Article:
Day 421-424 / A close call, bus ride, and a day off

Day 421-424 / Chavinillo – Huanuco – Huancayo, Peru / 220 miles (Total 10,240)

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A $5.00 room. Living like a king I tell ya

Today, was going to be a good day. We knew what was ahead of us, and we were looking forward to it. We started the morning off with a slow 10 mile hill climb and made it to the summit in a few hours. We were all smiles knowing what was coming next. 35 miles of twisty, downhill road, that would shoot us all the way into Huanoca. The only thing that would slow us down today would be tight switchbacks, sheep in the road, and the crazy drivers here.

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This view was hiding from us for most of the morning, then an opening appeared. Love those moments

I did have the closes encounter to death on this trip today. I came around a corner and a vehicle was coming in the opposite direction. He wasnt even paying attention and was slowly drifting into my side of the road. With a steep cliff to my right, all’s I could do was hang on and see what happened. I was going too fast to slow down and at the last second he looked up and finally pulled the car away from me. Only a few inches away, I could see the whites in his eyes. I have not had to us sign language for a long time on the road, but I flew a little bird his way. It gave me a good enough scare to slow down the rest of the 10 miles into town, with my heart beating the entire time. These people need drivers training here.

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You can’t have a days ride without a few dog attacks. Well, how about over 50 in one day! Today was seriously out of hand with the blood thirsty dogs. I kept count for one hour on the attacks and I stopped counting at 20. It’s a real pain in the butt when your speeding around a corner and 3-4 dogs decide to chase you down. Today almost gave me a little sense of pride in my riding. When I started this trip, I still felt like a rookie. Now, I can kick a dog upside the head (sorry, sometimes it’s a must. It’s either that, or spend a few trips to the hospital getting shots), while avoiding pot holes, crazy drivers, and speeding around a switchback all at once. I swear these dogs are Satan’s little helpers here.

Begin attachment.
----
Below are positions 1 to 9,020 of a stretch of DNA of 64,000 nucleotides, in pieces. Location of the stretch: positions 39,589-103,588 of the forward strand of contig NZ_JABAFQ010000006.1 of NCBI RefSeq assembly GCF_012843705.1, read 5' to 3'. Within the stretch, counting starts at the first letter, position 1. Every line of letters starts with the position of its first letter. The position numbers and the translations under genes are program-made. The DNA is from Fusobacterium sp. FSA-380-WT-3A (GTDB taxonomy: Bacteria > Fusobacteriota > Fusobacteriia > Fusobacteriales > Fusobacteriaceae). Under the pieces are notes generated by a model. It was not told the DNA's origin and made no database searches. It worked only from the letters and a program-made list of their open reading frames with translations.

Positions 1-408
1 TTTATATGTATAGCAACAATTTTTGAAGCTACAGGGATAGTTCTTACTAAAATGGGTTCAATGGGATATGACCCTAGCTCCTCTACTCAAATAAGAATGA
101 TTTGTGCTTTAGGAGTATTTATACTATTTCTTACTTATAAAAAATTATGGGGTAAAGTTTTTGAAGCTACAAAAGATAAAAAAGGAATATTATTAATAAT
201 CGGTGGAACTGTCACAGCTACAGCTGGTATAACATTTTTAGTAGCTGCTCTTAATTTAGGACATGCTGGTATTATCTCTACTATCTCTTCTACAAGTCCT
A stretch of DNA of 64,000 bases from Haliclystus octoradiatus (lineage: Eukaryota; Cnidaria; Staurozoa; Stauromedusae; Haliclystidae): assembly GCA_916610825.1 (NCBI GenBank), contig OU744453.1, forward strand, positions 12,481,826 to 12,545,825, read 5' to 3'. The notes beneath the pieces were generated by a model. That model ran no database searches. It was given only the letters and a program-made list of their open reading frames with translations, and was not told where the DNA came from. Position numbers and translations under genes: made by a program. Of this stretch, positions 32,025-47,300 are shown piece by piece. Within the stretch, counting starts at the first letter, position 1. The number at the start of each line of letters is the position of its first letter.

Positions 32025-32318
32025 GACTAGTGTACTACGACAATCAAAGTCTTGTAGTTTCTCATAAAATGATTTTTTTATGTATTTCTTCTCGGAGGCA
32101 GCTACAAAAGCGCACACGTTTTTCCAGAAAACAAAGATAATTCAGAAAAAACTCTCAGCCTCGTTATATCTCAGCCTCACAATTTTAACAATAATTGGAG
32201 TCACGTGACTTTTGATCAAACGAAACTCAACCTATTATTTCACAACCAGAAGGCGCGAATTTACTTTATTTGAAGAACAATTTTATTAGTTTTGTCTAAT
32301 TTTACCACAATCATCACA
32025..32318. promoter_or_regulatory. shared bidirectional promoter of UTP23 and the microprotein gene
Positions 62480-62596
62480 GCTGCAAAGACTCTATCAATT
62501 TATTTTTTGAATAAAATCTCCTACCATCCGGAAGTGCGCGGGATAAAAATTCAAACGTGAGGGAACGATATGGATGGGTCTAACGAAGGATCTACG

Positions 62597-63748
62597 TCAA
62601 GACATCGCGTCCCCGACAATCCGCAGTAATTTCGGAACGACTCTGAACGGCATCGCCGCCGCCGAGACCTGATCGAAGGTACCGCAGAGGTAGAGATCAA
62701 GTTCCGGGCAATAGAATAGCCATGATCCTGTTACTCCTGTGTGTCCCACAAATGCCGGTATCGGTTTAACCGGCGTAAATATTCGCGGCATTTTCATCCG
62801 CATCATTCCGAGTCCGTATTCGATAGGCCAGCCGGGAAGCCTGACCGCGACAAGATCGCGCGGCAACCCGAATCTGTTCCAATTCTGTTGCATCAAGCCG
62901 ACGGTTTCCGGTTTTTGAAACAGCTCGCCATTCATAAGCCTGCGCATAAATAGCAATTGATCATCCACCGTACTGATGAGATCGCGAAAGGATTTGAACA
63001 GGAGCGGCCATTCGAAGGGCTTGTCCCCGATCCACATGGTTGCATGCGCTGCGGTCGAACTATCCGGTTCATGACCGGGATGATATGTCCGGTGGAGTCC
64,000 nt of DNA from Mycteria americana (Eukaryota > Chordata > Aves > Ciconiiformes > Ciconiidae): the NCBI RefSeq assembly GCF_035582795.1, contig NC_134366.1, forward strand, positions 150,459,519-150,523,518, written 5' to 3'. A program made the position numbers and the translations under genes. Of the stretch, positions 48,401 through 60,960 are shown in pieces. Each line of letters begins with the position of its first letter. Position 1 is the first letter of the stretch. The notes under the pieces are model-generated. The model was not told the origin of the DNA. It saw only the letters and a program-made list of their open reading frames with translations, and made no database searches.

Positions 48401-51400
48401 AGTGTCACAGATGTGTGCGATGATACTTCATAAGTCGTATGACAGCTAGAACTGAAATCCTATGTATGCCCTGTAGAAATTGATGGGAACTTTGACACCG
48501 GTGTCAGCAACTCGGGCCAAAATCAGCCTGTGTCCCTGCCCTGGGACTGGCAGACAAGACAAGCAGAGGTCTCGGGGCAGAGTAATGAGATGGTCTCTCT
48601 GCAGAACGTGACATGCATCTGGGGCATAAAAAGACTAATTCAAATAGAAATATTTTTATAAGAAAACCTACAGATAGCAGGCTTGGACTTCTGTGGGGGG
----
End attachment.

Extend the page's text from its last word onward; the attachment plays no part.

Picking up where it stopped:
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Someones pimp ride

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The camera still showing signs of the puddle drop

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The top of the summit. All smiles

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Downhill we go

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We made it to the bottom and the heat kicked in

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One of the loudest cities I have ever visited.

We made it into Huanuco early in the afternoon and spent some time finding a hotel. Finally found one within our budget and started to make plans for the next few days. From Huanuco we would jump on a bus to Huancayo to skip out on some boring riding. Take a day off there, then slowly make our way to Cusco to visit the famous Machu Pichu. For the next few weeks I will be hitching a few rides to get caught up on scheduled.

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Waiting for the bus to load up

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A not so good photo of our bikes stacked up in the bus